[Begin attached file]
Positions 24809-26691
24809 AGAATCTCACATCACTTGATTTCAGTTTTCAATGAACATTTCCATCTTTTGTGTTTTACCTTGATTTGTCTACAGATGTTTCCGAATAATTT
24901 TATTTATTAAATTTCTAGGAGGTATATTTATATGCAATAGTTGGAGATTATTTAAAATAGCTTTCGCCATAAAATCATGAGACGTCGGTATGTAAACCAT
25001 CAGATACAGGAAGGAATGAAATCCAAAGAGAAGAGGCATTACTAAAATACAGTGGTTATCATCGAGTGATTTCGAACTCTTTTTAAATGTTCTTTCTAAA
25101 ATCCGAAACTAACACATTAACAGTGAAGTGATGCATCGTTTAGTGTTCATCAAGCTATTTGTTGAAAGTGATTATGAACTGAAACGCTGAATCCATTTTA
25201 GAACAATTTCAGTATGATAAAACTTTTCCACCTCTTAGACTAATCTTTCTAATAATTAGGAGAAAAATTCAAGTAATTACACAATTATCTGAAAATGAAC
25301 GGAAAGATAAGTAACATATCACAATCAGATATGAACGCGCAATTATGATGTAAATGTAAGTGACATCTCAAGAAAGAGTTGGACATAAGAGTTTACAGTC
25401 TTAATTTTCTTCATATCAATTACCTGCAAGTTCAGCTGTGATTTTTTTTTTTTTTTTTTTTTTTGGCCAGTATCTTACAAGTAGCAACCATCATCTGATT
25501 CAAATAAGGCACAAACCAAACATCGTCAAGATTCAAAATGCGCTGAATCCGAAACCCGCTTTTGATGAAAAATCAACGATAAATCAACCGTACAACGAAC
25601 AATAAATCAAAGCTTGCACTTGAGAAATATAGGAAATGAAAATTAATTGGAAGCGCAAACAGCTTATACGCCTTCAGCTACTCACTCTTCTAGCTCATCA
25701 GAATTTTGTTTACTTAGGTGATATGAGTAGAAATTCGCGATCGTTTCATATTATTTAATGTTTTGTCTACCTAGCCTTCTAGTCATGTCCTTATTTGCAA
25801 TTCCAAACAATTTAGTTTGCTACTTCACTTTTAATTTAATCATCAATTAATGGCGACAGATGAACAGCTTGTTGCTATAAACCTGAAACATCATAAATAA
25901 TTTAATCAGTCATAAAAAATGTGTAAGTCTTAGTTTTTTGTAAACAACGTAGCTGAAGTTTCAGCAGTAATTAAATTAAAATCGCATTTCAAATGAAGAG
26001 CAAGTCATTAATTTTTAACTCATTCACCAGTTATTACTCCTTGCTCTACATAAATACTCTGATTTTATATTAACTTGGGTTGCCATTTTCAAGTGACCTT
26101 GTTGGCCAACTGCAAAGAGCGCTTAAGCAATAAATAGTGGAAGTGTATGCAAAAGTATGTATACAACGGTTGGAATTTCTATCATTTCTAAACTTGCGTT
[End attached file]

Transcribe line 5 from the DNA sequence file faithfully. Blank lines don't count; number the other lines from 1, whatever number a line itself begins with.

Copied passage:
25101 ATCCGAAACTAACACATTAACAGTGAAGTGATGCATCGTTTAGTGTTCATCAAGCTATTTGTTGAAAGTGATTATGAACTGAAACGCTGAATCCATTTTA